Reviews EdinburghNationalReviews Published 9 August 2016

Review: The Glass Menagerie at King’s Theatre, Edinburgh

King's Theatre ⋄ 5th - 21st August 2016

This is a memory play: Rosemary Waugh reviews the Edinburgh International Festival revival of the American Repertory Theater’s The Glass Menagerie.

Rosemary Waugh
The Glass Menagerie at the King's Theatre, Edinburgh.

The Glass Menagerie at the King’s Theatre, Edinburgh.

This is a memory play.

So I’d been looking forward to seeing this. Which probably came across in my incessant talking about it. Yet the real reason behind this excitement hadn’t occurred to me until about an hour before the performance we were attending started. Sitting in the pub and listening to another inarticulate ramble about my enthusiasm for the revival of the American Repertory Theater’s The Glass Menagerie, my husband said, “But why are you so excited about this?”

I was about to answer with the official spiel about the director John Tiffany and Cherry Jones as Amanda and the critical reception, when I realised it was fundamentally about none of these things. The Glass Menagerie was in fact one of the first Grown Up Plays in London I was taken to see. And this choice was likely based on my prior phase of obsessively reading the plays of Tennessee Williams whilst around AS-level age. My eagerness to see this production, which bordered on me being a walking-talking advert for it, was better explained as a montage of past productions I had by this point seen, coupled with a larger knowledge of the playwright’s works and, ultimately, an entirely irrational emotional tie to a specific piece of art.

Which is actually quite fitting, given that:

This is a memory play.

More than that, it is also – as I discovered in the following hours post-pub – entirely in keeping with this specific production of The Glass Menagerie. Part of my husband’s question was based around how, on the surface, this appears to be a traditional staging of a traditional play. Indeed, it seems significant that it was an American Repertory Theater production originally, because that is exactly what the play – 72 years after its premiere in Chicago – now is: part of the repertory and therefore part of our larger Anglo-American theatrical history.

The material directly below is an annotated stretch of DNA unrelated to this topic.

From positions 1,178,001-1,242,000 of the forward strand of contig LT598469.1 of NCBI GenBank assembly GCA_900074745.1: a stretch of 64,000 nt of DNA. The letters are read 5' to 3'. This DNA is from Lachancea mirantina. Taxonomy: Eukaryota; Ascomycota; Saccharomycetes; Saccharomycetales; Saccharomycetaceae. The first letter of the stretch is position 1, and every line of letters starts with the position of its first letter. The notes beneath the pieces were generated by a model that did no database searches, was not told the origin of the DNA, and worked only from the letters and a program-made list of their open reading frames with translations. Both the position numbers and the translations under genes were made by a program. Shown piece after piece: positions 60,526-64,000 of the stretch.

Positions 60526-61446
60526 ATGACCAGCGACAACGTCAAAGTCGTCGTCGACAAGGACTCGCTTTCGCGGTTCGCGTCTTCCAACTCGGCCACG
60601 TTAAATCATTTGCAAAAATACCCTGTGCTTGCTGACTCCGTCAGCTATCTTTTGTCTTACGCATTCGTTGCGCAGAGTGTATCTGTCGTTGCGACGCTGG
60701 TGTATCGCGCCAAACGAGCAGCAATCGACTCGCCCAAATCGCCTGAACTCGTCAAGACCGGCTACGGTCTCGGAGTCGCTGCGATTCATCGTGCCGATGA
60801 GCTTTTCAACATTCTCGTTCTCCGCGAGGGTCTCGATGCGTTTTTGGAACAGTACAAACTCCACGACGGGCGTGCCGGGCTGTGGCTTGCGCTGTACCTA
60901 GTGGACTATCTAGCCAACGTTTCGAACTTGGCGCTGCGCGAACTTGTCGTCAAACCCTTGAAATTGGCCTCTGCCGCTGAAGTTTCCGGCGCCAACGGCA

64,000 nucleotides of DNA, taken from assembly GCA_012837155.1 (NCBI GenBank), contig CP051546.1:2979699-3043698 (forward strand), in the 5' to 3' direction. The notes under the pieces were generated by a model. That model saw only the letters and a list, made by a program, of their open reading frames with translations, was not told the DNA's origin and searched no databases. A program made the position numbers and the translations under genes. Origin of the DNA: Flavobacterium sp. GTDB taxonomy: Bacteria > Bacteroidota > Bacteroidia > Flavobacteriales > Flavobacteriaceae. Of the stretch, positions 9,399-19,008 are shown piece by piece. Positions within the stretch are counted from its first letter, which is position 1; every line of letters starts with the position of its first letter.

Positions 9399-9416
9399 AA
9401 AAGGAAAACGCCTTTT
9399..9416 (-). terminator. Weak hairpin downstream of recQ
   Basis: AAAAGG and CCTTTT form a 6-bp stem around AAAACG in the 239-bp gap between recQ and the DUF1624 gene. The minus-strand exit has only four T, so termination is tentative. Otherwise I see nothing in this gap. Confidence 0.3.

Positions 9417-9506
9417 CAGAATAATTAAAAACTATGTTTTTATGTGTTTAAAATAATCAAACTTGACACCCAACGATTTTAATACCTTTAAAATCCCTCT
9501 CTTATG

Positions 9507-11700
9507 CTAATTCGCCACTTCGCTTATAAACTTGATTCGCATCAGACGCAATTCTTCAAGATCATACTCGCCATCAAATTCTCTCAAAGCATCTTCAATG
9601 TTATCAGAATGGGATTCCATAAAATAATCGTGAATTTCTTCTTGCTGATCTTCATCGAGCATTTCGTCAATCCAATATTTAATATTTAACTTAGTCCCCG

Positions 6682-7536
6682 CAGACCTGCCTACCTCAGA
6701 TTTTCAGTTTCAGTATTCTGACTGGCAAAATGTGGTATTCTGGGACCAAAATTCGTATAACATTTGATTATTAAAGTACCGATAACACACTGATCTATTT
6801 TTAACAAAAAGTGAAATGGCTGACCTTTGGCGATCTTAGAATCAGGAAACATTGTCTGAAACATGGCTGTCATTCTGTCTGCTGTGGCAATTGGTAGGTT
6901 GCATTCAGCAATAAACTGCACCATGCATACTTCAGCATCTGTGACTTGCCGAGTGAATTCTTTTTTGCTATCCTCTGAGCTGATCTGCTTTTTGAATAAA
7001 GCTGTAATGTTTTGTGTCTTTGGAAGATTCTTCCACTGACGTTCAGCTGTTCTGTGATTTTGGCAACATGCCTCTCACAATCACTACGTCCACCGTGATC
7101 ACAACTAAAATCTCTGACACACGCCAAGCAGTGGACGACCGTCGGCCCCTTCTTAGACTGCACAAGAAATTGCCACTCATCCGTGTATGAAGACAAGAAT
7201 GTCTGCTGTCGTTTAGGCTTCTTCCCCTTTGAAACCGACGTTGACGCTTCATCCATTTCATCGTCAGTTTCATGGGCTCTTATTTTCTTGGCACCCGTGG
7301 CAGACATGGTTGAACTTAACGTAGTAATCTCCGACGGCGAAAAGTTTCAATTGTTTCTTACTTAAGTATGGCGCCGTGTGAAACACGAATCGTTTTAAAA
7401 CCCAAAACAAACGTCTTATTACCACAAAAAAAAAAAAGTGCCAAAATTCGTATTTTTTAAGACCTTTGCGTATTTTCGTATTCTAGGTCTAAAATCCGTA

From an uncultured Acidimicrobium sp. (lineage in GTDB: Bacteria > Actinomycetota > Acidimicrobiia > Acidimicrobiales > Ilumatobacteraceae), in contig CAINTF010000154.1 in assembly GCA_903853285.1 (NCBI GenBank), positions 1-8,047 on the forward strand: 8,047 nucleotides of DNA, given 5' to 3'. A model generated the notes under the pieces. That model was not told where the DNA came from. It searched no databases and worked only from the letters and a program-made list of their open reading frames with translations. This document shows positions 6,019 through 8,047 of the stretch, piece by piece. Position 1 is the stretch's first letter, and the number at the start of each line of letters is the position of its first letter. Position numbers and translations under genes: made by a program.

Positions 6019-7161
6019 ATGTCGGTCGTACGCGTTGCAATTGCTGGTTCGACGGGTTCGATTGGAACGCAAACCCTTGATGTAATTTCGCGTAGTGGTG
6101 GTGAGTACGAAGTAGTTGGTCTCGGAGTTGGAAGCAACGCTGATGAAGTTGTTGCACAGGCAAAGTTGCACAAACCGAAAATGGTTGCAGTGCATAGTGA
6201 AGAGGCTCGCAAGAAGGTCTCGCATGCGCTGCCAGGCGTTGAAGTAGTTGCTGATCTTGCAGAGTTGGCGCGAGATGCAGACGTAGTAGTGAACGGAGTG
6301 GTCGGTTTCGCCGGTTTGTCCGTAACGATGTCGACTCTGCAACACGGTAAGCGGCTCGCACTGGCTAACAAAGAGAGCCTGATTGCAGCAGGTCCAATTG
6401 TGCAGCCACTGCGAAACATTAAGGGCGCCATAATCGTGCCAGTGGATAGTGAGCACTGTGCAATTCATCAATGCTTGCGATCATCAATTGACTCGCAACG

However, to imagine that The Glass Menagerie sits at the opposite end of the traditional-experimental spectrum of the majority of productions on in Edinburgh this month would be inaccurate. The beauty and deftness of this fine production lies in the subtle ways it plays on being both a ‘memory play’ in the way Williams intended it to be, and a ‘memory play’ in the way it has now become by being a text repeatedly performed and how, essentially, it functions as a piece of theatre and what we are therefore all doing sitting in an auditorium still watching it. The production is itself infused with past productions – what we expect to see from the stage design and lighting – and with the knowledge of how others have spoken the same lines, yet these elements blur at the edges and slide gently into half-understood spaces.

In this sense, yes:

This is a memory play.